June 2002: Volume 44, Number 6
Develop a Web Link Strategy for Your Website -- and Get More Electronic Leads
by David H. Martin
Whether you’re a water treatment dealer, distributor or a manufacturer, your company website will one day likely become the hub of your integrated marketing program. Maybe sooner than you think.
To get the most out of your website, without spending a bundle on banner ads, it pays to look into the world of free reciprocal links to other websites that make sense to you. While search engines are one proven way to generate traffic to websites, their reach is international. For dealers or distributors who sell in a local region, reciprocal links to other websites can be better targeted to their needs. How do you trade links? How do you select and approach likely trade link partners? Would you like to improve your rank on some search engines? You need to develop a strategy.
Not without risks
As in the print world, there are a variety of advertising and web promotion techniques available to you. Linking to other websites is a well-known but little used tool that can produce significant traffic for your website as long as it’s done properly.
Link popularity is becoming an increasingly important criterion for better search engine ranking. The better your popularity, the better your ranking. You may be thinking you’ll lose traffic to your website if you link to other websites. Sure, that can and will happen; but you should gain as many or more new visitors, ones that would not have otherwise visited your site.
Understanding how to link to other sites is as important as any advertising you do. The time and energy you put into developing links to your business can pay off for weeks, months, even years to come!
Know what you want to accomplish. Decide what primary category your website will fit into and what secondary or peripheral sites will complement it. Once you’ve decided your focus, you’ll be well on your way to using reciprocal linking strategies successfully.
Maybe you want to trade web-generated sales leads with a non-competitive home improvement company in your market area? Then propose a reciprocal interlink between your two sites. You’ll both benefit from the arrangement, without hurting each other.
Do you want to offer valuable consumer product information from recognized third-party certification bodies? Then link with the websites of water treatment and bottled water associations, perhaps giving preference to ones with which you’re already affiliated. By doing so, you’ll benefit from the “borrowed credibility” factor that only independent associations and certification bodies can offer.
Staying in the water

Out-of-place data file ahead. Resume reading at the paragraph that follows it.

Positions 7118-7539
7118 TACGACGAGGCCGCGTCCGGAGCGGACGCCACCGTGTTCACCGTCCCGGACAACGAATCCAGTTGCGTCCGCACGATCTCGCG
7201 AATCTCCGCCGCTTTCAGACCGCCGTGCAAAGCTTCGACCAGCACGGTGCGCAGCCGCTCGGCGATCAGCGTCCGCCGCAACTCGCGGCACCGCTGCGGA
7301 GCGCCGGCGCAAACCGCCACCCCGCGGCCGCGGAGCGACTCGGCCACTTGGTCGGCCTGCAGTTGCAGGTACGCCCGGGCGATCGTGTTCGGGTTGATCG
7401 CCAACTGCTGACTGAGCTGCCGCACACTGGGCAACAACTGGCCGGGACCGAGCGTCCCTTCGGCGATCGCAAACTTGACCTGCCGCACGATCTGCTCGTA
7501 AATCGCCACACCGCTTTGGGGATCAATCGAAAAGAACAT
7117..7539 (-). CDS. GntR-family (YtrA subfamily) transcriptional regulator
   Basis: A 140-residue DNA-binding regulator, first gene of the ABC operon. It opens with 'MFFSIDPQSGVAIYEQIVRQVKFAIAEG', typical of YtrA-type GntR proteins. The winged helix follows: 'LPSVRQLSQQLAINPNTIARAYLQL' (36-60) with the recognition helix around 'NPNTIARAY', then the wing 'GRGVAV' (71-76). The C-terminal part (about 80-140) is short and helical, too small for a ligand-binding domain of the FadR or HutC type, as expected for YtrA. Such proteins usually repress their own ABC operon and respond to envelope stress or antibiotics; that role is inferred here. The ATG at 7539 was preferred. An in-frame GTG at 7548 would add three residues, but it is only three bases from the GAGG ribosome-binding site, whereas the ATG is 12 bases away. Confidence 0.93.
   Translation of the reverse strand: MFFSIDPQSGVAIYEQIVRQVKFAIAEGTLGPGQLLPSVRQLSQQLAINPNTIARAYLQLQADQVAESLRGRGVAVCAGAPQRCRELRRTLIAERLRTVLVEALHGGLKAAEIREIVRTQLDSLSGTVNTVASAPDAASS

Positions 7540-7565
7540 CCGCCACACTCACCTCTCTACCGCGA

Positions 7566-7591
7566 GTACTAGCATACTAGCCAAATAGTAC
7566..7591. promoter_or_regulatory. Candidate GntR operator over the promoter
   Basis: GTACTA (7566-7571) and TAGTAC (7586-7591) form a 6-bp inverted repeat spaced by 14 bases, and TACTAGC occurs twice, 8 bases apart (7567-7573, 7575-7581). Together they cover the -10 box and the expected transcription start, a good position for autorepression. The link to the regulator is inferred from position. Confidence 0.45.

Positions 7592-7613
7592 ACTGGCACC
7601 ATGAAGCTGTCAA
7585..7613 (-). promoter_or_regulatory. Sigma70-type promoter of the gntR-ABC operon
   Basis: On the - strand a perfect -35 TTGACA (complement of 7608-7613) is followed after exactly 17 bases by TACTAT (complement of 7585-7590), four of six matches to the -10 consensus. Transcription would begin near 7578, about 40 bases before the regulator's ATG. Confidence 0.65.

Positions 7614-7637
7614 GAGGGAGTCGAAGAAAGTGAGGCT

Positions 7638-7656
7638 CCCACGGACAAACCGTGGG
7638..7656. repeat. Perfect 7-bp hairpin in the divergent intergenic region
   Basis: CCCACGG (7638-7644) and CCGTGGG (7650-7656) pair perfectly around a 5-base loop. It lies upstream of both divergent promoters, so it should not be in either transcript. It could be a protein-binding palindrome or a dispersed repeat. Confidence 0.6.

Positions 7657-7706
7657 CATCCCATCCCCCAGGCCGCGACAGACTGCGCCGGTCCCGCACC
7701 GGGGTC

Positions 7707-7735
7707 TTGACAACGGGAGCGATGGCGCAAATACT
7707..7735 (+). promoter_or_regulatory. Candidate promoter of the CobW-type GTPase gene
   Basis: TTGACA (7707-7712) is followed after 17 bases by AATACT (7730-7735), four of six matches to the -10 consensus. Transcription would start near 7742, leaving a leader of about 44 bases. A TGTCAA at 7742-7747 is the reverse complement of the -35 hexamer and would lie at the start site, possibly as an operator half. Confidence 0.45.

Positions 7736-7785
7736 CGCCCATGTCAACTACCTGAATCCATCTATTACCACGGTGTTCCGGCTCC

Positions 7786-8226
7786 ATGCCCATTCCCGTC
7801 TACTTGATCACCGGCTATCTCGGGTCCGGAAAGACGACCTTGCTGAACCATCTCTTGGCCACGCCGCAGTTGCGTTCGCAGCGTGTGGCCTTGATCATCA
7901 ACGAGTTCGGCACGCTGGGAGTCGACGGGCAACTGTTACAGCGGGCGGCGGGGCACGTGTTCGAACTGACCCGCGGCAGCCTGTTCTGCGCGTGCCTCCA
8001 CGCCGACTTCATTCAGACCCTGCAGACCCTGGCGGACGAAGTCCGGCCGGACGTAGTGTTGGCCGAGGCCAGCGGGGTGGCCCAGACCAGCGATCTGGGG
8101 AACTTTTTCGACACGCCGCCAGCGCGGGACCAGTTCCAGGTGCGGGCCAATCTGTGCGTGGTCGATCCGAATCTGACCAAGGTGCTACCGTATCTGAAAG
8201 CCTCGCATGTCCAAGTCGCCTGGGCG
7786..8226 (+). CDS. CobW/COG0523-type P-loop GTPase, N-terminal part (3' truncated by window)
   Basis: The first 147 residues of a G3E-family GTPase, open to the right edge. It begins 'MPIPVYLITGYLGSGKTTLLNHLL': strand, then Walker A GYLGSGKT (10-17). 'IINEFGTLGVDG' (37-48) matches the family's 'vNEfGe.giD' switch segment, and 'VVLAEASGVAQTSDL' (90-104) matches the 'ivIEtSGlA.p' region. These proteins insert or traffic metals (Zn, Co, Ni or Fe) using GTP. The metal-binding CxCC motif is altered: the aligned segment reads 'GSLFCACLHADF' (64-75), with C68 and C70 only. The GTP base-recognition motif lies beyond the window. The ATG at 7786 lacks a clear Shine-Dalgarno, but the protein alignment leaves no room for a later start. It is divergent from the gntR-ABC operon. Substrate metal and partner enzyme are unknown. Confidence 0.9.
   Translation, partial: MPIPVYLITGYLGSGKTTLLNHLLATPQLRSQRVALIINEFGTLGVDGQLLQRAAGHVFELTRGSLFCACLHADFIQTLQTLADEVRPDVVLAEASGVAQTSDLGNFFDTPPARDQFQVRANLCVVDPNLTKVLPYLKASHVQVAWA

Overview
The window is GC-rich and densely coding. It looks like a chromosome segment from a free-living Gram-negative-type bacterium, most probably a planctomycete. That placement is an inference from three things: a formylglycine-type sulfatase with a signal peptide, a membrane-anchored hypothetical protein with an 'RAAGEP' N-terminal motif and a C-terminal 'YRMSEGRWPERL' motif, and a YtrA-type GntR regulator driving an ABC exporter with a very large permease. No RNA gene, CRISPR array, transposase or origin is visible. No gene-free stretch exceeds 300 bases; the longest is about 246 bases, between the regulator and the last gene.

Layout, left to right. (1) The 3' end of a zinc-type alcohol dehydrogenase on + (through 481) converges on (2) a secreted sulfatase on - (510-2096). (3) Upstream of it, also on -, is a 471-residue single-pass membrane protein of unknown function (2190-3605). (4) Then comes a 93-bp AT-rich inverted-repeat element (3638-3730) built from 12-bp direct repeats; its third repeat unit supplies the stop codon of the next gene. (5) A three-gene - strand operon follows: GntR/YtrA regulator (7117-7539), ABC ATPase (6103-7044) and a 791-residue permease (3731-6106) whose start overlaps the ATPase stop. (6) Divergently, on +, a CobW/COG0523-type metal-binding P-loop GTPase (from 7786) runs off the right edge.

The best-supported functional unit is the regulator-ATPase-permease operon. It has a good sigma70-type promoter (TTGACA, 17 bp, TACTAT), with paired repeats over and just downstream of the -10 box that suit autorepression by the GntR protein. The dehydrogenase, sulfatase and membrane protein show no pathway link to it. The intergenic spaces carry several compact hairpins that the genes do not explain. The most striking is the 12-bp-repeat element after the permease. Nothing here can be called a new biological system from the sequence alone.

Focus on industry-related services. Experts agree you need to focus on websites that relate to “third-party water treatment information” or at least “non-competitive home improvement” resources. But you also need to “avoid linking with broad-based websites” that might only clutter-up your website. I’m talking about avoiding links with sites that provide general news, weather and sports. There are plenty of powerful “portal” sites (such as Yahoo to name one) that provide information of broader interest. Linking with them, however, flies in the face of current web user research that shows most people who visit a business site are “destination driven.” That is, they’re there for a specific purpose—to evaluate your business’ potential for selling, installing and servicing water improvement products or bottled water. Why tempt them to impulsively vacate your site to check the score of their favorite pro sports team or a stock market update? (They may forget to return to your site.)
While it’s true the World Wide Web reaches people all over the globe and people who use it have many diverse interests, you only want to address people located in your geographic marketing area who are shopping for water-related products. Dealers and distributors may help their cause by linking with primary original equipment manufacturer (OEM) websites, to offer visitors additional in-depth product information. But use caution before you “link” because those same manufacturers’ sites might contain “dealer locator” sections that can make it easy for website visitors to price shop other dealers in your area who sell the same equipment. Do you want to risk handing your prospects a shopping list containing the names of primary competitors? (This could encourage undercutting your prices.)